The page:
And click they did. Over his next four games, Lail posted a masterful 0.78 ERA while fanning fourteen batters total in the process. In his final game against Daytona Beach, Lail demonstrated exactly what type of pitcher he plans to be in seasons to come, striking out seven batters over six innings with no runs and just two hits allowed.
“So far we’re very pleased with the way he’s been working with us,” Tampa Yankees Manager Al Pedrique commented. “He’s been getting better. His last few outings he had more confidence, he [was] throwing the ball around the plate on a consistent basis and keeping the ball down in the strike zone.”
It’s safe to say that Lail has improved leaps and bounds since being drafted nearly two and a half years ago by the Yankees organization. Back in the Gulf Coast League days, Lail was dependent on his fastball and was lucky if his curveball performed the way he wanted it to. Presently, Lail has a bevy of tricks up his sleeve, and most importantly, he feels confident in all of them.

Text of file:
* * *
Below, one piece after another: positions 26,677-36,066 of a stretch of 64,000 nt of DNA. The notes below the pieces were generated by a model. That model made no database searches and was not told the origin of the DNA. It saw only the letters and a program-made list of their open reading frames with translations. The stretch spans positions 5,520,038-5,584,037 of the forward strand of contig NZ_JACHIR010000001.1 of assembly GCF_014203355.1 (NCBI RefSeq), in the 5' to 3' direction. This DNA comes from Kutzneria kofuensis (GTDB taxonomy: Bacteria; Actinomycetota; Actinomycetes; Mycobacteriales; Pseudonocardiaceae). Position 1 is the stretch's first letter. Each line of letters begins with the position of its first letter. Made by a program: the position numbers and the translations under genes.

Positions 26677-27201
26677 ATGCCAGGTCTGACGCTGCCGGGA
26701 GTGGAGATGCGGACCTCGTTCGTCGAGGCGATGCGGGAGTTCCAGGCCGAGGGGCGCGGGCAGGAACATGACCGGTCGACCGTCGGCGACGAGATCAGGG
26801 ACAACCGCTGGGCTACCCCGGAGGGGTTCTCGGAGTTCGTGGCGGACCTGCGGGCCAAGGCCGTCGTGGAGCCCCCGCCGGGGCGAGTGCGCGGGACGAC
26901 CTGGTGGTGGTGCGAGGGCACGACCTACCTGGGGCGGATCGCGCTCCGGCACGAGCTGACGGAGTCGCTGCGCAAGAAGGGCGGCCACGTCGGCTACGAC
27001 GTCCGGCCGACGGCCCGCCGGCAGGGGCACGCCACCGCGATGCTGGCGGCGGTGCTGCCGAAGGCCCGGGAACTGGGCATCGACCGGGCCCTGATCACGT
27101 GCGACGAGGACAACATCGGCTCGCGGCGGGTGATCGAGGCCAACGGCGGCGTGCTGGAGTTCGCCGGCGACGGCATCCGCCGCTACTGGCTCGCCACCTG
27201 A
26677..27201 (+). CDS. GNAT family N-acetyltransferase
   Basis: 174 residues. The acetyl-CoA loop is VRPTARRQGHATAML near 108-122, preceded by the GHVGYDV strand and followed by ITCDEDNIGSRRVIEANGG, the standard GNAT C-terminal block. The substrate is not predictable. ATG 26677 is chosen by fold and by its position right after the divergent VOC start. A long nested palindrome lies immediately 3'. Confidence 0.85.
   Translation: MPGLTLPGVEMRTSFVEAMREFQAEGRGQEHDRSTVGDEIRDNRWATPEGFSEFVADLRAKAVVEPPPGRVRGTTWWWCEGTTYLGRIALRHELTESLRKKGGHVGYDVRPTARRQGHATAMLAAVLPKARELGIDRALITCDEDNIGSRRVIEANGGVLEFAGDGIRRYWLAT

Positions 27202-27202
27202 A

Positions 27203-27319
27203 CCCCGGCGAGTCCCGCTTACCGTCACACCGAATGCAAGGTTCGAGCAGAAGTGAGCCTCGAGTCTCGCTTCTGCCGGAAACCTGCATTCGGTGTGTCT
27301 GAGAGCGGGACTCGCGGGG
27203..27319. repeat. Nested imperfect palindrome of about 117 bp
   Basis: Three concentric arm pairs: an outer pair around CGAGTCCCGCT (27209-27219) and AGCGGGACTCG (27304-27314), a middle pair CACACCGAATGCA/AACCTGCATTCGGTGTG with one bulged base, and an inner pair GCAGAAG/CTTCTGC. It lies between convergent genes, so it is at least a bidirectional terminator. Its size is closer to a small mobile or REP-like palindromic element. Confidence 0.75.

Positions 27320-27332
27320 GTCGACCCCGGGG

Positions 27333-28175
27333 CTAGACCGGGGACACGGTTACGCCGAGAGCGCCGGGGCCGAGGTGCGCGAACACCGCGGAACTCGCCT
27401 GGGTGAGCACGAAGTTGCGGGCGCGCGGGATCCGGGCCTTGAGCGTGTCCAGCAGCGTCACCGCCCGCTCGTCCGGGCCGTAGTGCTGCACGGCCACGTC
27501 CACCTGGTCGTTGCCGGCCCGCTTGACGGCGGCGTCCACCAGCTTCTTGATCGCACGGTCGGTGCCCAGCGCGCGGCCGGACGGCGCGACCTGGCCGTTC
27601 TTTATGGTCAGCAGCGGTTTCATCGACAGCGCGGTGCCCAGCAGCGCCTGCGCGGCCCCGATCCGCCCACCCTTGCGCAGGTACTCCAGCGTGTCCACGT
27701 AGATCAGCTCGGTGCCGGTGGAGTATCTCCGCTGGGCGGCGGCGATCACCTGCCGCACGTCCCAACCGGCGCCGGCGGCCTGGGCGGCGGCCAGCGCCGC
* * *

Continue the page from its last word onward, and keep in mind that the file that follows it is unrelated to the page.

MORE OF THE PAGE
“In 2012, I was a big fastball-curveball guy, I never had a changeup or even a sinker. Now I’ve developed a fastball I can command pretty well, a sinker that’s become one of my better pitches and a cutter recently, which helps out a lot. The sinker/changeup has become my best pitch this year. It’s helped me out a ton,” he said.
Lail is enjoying his time in the minors but knows he can’t become stagnant. There’s always another player ready to jump in and take your spot, and Lail is fully aware of that. But if his track record this past season has taught us anything, it’s that he’ll make the adjustments wherever he goes. Complacency does not flow through his veins.
In many ways, Brady Lail is an artist. His pitches are the cans of paint that illustrate his craft, and the field he stands on is his canvas. Some days, his body of work is stunning, and other days there is quite a bit of work to be done. Regardless of the outcome of a given game, Lail will never stop striving for glory. You can count on that.
Lail Continues Striving